04 Feb 2024  |   06:00am IST

The biggest faith is that of people. And respecting People’s faith is democracy’s religion

The biggest faith is  that of people. And respecting People’s faith is democracy’s religion

Religion and faith are often correlated and juxtaposed.  But they aren’t necessarily companions, or siblings or partners. Religion, practised either at a grand temple, a pristine church, a venerated mosque or any other religiously revered place, is or should be extremely personal- shared with oneself, and one’s immediate family and loved ones, allowing individuals the freedom, to practice, propagate and practice their religion freely.

Religion was never meant to be a political tool or an embodiment of governance.

Faith however is the foundation stone for good politics and governance. And faith, above all else, is wrapped in a ribbon of trust that is tied by the people who vote. Faith also is the only ingredient that should be in the recipe of governance. When promises are made, people have faith that they will be fulfilled.

And this faith is different from the very important personal religion-based faith people have. Temples, churches, and mosques give you solace, hope and peace but they cannot ensure good governance, honest politics, corruption-free delivery of services, and respect for the common man’s interests. It is only faith in democracy that makes people believe that these will happen.

But has this faith been honoured? And isn’t the answer to that question more important to the common man than anything else that the nation seems to be completely focused on, with the architects of this focus keeping an eye only on the 2024 elections than anything else?

It is faith which makes people believe that the amount for their welfare schemes will be credited to their accounts on time.

It is faith which makes them believe that when their villages are about to be a part of mining leases, and their fields, forests and temples will be under a private lease, their views and rights will be respected, and not completely overruled.

It is faith which makes them believe that when they vote for their local representatives on panchayats and other local bodies, they will work for the interests of the village and towns and not for the self-interest of those who are elected, as they build illegal structures on the names of the family members.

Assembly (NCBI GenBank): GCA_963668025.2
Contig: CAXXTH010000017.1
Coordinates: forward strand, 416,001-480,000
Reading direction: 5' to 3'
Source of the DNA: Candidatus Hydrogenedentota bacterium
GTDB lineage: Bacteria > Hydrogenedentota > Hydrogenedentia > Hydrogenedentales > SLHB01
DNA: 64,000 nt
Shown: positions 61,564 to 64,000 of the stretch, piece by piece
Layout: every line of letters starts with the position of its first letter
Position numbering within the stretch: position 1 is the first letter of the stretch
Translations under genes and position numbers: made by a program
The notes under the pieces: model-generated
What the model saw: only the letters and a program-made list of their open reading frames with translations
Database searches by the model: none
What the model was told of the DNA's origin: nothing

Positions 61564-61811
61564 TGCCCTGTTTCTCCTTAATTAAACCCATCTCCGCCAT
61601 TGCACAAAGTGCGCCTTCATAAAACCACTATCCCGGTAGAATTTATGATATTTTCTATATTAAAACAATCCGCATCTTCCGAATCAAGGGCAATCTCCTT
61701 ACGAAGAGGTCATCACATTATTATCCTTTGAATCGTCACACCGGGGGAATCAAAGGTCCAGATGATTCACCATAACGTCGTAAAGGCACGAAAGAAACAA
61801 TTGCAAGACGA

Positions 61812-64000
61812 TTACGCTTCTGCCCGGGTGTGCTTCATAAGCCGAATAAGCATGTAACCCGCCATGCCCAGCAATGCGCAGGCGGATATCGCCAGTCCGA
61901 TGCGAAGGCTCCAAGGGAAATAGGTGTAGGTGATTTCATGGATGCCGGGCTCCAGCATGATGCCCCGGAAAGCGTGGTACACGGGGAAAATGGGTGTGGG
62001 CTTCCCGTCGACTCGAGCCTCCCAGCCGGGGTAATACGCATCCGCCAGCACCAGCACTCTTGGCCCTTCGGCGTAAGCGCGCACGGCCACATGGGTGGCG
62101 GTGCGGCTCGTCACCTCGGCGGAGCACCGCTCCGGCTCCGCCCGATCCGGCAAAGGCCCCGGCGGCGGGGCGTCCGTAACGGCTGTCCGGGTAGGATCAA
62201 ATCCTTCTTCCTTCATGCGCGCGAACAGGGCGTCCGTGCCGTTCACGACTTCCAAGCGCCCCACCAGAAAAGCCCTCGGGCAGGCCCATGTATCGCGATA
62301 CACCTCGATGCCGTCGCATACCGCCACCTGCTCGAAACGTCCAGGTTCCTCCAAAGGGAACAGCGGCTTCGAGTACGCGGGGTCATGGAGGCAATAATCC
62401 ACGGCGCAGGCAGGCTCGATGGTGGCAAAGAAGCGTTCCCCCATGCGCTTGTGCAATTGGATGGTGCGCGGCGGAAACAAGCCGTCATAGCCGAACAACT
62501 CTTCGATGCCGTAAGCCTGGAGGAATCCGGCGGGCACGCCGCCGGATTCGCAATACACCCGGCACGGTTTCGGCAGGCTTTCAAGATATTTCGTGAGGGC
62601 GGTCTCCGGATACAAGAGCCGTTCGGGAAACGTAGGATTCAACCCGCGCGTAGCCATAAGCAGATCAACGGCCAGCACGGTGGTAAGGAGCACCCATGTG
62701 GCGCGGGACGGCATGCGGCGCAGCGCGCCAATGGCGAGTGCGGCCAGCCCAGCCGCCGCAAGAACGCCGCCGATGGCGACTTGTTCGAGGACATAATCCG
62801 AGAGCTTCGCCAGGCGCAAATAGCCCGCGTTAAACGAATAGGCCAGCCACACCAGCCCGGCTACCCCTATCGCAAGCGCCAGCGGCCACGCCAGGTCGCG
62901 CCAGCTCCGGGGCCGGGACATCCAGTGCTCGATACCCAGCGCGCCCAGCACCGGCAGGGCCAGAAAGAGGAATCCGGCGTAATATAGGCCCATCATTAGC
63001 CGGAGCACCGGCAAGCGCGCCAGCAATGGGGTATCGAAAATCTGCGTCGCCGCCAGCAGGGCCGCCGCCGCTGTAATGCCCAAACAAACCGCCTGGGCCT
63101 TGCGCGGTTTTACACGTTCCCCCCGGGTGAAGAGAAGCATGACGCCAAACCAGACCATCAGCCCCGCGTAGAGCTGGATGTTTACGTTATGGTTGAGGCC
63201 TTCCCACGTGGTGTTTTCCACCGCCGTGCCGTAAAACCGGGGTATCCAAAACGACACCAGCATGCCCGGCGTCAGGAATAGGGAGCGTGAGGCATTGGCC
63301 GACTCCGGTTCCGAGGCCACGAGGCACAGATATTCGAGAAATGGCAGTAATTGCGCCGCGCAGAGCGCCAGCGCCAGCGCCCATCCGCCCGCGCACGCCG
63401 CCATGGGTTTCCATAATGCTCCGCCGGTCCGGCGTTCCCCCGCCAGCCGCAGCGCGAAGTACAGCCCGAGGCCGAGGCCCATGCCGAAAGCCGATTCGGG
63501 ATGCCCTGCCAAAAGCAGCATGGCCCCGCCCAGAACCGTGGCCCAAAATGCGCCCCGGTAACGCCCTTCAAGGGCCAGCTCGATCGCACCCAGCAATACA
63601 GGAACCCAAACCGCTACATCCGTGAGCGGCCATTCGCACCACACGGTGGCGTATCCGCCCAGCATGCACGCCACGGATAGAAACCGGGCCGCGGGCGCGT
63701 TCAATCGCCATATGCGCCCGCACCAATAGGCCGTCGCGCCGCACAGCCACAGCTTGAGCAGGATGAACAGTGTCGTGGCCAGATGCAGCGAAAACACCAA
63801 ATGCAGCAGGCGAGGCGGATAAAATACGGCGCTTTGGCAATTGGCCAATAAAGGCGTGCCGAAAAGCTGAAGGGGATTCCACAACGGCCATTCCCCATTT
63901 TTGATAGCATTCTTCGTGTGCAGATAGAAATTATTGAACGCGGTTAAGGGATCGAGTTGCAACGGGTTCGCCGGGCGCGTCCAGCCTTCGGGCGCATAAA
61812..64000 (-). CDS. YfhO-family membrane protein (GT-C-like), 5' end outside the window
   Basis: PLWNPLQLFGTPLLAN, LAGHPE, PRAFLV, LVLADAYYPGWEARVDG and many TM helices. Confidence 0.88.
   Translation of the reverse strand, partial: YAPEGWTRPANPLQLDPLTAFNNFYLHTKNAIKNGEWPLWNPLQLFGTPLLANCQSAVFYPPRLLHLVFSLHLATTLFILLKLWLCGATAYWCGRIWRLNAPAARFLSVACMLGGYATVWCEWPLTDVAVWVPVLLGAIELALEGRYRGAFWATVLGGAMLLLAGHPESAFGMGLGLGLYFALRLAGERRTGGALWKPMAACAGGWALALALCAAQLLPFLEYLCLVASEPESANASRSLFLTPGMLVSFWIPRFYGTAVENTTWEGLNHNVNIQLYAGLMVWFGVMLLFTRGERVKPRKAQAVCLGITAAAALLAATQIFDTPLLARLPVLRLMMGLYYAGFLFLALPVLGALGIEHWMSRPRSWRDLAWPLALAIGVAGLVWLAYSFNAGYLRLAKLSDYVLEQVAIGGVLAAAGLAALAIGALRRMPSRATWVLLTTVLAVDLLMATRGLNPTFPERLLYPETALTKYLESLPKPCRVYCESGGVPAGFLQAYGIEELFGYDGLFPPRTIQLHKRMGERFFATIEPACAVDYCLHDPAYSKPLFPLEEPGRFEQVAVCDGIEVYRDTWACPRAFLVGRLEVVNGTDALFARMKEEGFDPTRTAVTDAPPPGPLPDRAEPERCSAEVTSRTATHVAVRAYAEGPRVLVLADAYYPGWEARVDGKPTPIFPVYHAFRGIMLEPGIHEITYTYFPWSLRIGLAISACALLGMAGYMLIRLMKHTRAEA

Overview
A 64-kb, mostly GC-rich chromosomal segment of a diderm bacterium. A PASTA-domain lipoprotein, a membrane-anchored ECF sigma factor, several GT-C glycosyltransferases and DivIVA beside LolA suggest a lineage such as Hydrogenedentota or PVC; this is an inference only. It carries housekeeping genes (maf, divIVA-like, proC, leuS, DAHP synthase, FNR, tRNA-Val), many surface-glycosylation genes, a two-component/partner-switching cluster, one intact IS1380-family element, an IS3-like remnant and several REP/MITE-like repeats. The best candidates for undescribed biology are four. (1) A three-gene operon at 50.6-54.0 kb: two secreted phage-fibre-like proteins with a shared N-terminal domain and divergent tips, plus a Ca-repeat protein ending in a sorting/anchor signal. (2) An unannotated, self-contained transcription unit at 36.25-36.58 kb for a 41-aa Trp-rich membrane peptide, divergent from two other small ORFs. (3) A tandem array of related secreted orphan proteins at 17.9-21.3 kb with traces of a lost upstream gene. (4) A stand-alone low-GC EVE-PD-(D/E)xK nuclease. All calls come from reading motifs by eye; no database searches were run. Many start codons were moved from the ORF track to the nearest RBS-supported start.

At the same time, people have faith that panchayat bodies will remain people’s bodies and not become tenants of the local MLA, with all powers concentrated in the MLA, who in turn, as people often allege, keeps his and his personal and political ambitions first.

It is faith that makes them believe that when they vote for a candidate of one party, the same person will not switch sides and join a party that they voted against, effectively misusing their faith and their votes and nullifying their choices.

But when you hear these voices as we heard during a recent discussion on the increasing conflicts between the People of Goa and the system on Herald TV and digital, they chose in faith, the answer to whether this faith that people have is respected and honoured by the elected system becomes clear.

Kalanand Mani of the Peaceful Society a grassroots worker in the panchayats said “Since the last 40-45 years, we have been raising the issue of Goa’s survival, but not a single government authority has ever convened any meeting to know why people are agitating.”

The noted environmentalist Ramesh Gawas speaking on the environmental clearances given to restart mining in Goa said, “The latest EC is a fraud, with a lot of concealed information. The Environmental Appraisal Committee (on whose report ECs are given)   is always committing these frauds. They are not bothered whether the facts are being produced.”

J Santano Rodrigues, Convenor, Goa Panchayati Raj Institutions Union said, “All rights of panchayats have been withdrawn by the government. We are not even authorised to give licences for projects in the villages.”


Shouldn’t governance be about fixing these feelings and issues? Shouldn’t it be about sympathy and empathy for the common man? Shouldn’t it be about giving a just, equal and honest system to the common man, who is the real custodian of the land and the soil?

Kalanand Mani’s further comments during the discussion on Herald TV’s Point Counterpoint programme were sad and disturbing. He said “I travel all over the country ( for his grassroots work in the villages). In no other State have I seen this kind of deterioration ( in the environment, ecosystem, participative governance and honouring the people, as in Goa.”

Can we restore the faith of the people? That should be the only priority of Governance

Any party which has mastered the art of managing elections will win elections. But whether that mandate is a reflection of the faith of the people in the system that keeps them first, above political and business (read deals) is the main point.

After all, respecting People’s faith is democracy’s religion


Iddhar Udhar